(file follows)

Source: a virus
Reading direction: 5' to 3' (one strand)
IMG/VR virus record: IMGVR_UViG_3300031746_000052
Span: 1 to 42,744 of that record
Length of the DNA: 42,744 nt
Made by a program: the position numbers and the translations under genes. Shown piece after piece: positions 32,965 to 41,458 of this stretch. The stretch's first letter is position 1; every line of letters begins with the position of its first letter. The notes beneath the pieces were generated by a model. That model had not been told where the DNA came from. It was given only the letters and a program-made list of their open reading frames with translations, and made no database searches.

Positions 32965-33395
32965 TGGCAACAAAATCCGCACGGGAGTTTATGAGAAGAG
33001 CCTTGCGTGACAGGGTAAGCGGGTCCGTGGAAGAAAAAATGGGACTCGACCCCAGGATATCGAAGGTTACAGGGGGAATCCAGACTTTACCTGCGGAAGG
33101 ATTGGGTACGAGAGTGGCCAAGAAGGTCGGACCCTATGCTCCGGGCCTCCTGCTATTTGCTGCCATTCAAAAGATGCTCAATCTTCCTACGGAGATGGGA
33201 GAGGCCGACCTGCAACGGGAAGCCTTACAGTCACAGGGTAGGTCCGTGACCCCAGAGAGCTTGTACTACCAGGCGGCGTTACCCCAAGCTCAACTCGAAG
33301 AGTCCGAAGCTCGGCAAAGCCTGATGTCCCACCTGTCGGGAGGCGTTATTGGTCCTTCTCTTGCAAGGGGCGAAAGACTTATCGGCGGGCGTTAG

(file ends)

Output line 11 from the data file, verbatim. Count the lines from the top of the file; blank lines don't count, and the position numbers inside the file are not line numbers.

33201 GAGGCCGACCTGCAACGGGAAGCCTTACAGTCACAGGGTAGGTCCGTGACCCCAGAGAGCTTGTACTACCAGGCGGCGTTACCCCAAGCTCAACTCGAAG